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  1. Molluscs Associated with Living Tropical Corals1 MICHAEL G. HADFIELD Pacific Biomedical Research Center, University of Hawaii Honolulu, Hawaii 96822 INTRODUCTION Of the many thousands of molluscan species which are restricted in their dis- tributions to shallow-water, tropical habitats, few can be shown to have a direct or obligatory association with living corals. For the remainder, a coral reef provides a major type of habitat in which the molluscs are living lives comparable to those of molluscs on temperate shores: they are detritivores, herbivores and carnivores, microphagous or macrophagous, whose life cycles are adapted to the temperatures and food webs of tropical reef ecosystems. In this paper I wish to discuss species with direct and obligatory associations with living corals. The purpose of such a survey is to assess the types of interactions which occur between corals and mol- luscs, to indicate where knowledge is scant, and to recommend directions for future research. Frequently one encounters molluscan groups which are only generally coelen- terate-specific; that is, members of one family will prey on scleractinians, hydro- corals, alcyonaceans, zooanthiniarians, gorgonians, and antipatharians. For this reason, the molluscan associates of these non-scleractinians are included in the ensuing discussion. This inclusion leads to some discussion of better studied, non-tropical forms where, due to their distributions nearer the large temperate research laboratories, more and enlightening information is available. I have been able to find good examples of active mollusc-coral associations in the three molluscan classes, Gastropoda, Lamellibranchia, and Aplacophora. For sake of convenience, and because such a series may indicate evolutionary tenden- cies, I have divided the associations into four classes. These are: (I) Predatory and parasitic molluscs, all of which presumably survive by eating the flesh of living corals; (II) Molluscs which bore into living coral, using the coral skeleton as a re- fuge while obtaining their energy from material suspended in sea water which they collect by filtration; (III) Epizoic molluscs which cling to the outer surfaces of living coral and obtain their food by filtration; and, (IV) Molluscs which serve as sub- strata for corals. As will become apparent, several problems arise in such a classifi- cation. Many species fall into the shadows of the outline either because their actual food is unknown, or, as in the case of Fungiacava (discussed below), their 1 Paper presented at a Symposium on "Animal associates on coral reefs", International Symposium on Indo-Pacific Tropical Reef Biology, Guam and Palau, June 23-July 5, 1974. Micronesica 12(1): 133-148. 1976 (June).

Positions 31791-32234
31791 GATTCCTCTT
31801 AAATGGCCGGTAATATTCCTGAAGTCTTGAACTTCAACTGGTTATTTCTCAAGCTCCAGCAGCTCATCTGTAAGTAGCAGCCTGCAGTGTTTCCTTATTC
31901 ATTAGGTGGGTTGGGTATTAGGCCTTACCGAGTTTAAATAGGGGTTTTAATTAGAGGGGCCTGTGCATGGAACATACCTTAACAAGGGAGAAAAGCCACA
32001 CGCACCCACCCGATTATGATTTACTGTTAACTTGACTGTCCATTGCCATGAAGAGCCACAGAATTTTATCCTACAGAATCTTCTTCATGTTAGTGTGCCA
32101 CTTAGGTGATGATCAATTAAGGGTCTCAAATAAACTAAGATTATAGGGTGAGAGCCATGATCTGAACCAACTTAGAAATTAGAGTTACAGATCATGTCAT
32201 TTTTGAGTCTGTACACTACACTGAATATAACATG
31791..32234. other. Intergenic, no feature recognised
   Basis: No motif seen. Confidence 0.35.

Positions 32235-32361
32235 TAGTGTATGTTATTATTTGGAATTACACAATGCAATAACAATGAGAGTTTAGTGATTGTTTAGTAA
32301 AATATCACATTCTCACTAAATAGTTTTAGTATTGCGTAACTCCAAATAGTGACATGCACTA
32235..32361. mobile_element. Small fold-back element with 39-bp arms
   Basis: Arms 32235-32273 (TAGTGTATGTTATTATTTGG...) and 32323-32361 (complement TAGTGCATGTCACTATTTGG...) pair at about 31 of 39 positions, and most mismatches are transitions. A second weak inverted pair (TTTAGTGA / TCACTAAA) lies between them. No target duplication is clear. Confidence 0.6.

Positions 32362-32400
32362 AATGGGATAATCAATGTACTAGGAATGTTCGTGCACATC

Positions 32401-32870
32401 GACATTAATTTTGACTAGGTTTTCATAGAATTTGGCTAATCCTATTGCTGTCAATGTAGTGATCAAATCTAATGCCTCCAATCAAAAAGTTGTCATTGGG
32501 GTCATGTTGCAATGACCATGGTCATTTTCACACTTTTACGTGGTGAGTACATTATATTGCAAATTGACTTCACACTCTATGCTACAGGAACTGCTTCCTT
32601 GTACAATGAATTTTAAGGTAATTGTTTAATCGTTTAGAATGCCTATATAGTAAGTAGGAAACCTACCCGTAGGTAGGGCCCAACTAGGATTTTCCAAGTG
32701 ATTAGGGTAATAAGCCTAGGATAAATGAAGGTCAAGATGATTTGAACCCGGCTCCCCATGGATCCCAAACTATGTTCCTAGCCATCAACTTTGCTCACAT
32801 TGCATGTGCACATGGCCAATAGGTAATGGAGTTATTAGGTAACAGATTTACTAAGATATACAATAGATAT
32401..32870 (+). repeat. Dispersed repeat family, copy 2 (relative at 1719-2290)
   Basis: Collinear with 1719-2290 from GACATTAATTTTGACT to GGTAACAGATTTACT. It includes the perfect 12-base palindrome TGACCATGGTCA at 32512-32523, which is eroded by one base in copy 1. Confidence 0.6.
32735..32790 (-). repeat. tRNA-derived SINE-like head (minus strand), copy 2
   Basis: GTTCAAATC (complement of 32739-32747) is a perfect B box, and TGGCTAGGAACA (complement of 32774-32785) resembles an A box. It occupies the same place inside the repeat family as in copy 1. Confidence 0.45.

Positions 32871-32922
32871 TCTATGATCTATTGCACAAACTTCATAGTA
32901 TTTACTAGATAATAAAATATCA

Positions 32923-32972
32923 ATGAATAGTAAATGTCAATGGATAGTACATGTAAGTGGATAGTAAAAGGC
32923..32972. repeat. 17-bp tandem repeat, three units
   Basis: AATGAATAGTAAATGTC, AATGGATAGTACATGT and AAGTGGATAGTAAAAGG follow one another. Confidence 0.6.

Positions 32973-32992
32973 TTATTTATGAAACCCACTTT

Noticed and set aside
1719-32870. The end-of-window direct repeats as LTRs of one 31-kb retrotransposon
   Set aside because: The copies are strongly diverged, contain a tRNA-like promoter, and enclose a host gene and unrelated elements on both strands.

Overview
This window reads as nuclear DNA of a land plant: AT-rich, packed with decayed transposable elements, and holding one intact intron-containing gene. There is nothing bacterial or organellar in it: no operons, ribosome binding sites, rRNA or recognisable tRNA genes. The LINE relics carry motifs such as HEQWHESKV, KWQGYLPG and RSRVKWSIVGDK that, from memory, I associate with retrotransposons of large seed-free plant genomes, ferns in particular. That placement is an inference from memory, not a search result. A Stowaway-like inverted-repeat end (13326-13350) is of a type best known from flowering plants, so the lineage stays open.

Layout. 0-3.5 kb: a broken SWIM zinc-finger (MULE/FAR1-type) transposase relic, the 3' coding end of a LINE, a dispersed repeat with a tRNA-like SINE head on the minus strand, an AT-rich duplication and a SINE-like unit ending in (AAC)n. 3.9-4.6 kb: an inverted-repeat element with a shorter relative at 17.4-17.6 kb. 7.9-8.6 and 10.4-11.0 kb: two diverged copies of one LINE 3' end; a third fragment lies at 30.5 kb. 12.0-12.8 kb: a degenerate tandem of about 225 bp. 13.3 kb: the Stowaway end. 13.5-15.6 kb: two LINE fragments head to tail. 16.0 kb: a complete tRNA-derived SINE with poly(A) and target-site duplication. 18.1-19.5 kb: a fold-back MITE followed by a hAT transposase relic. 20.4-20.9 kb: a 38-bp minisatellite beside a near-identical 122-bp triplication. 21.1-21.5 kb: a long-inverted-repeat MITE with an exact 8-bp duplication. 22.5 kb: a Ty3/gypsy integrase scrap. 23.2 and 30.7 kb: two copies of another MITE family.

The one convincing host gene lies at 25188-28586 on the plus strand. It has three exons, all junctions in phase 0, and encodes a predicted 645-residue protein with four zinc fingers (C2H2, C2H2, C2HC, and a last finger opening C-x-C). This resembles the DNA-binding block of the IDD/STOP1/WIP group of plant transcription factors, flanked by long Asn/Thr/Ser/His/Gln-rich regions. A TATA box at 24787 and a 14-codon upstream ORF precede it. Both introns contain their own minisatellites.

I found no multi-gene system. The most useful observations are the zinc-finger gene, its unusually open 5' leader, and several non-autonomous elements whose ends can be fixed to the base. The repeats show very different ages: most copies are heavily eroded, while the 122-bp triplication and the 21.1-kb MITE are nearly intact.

2. Micronesica 134 habits overlap the categories. The major problem in classifying the coral-associated molluscs by nature of relationship is that too little knowledge is available. The massive conchological literature is replete with citations of species being "found with," or "associated with," or "on," some cnidarian. Many such citations have entered the literature as verifications of predation. As will be noted in the follow- ing discussion, too often the exact habits of many of these molluscs are yet to be learned. Other reviews relevant to the present topic are those of Graham ('1955), Rees (1967), Robertson (1970a), Salvini-Plawen (1972), and Yonge (1974). As indicated by their titles, none of these reviews addresses the topic as I do here and few pose basic questions concerning the biology or evolution of mollusc-coral interactions. All are valuable because of their tabulations, their discussions and their biblio- graphies. THE ASSOCIATIONS (I) Predatory and Parasitic Molluscs. Except for a few forms (Fungia, for example), it is generally very difficult to define what an "individual" is in a coral (see, for instance, papers in Boardman et al., 1973). Thus, a strict distinction between "parasite" and "predator" be- comes meaningless. Is an animal which regularly crops some polyps from a coral head, but does not kill the entire head, a parasite or a predator? This debate is best exemplified in studies of the two prosobranch gastropod families Corallio- philidae and Architectonicidae. Coralliophilids are snails presumably related to the muricids which live either next to or buried in living corals. The precise food and method of feeding are not known for most species. Ward (1965) found mucus, nematocysts and zooxan- thellae in the gut of Coralliophila abbreviata which, like other members of the genus, lives in permanent sites immediately adjacent to the living portions of scleractinians. Ward maintains that C. abbreviata contributes to the weakening and destruction of Montipora colonies in Barbados, while Robertson (1970a) suggests that all coral- liophilids are, " . . . well adapted parasites, injuring their hosts slightly." Yonge (1974) says, however, "There is no question of parasitism, feeding is by way of a delicate proboscis which probably seizes animal matter carried by cilia over the surface of the coral." It should be added at this point that simple analysis of gut contents of coral associated animals may not always indicate what their primary food source is. This is true for a variety of reasons, among which are: (1) coral tissue is generally soft and when masticated by teeth or radulae and partially digested by enzymes it is extremely difficult to identify (see Bosch, 1965, for instance); (2) corals are pro- bably constantly sloughing off moribund zooxanthellae and discharged nematocysts which will likely be carried off in the mucus sheets; and, (3) coral mucus alone may provide a food source for a number of marine organisms (Clausade, 1971; Knudsen,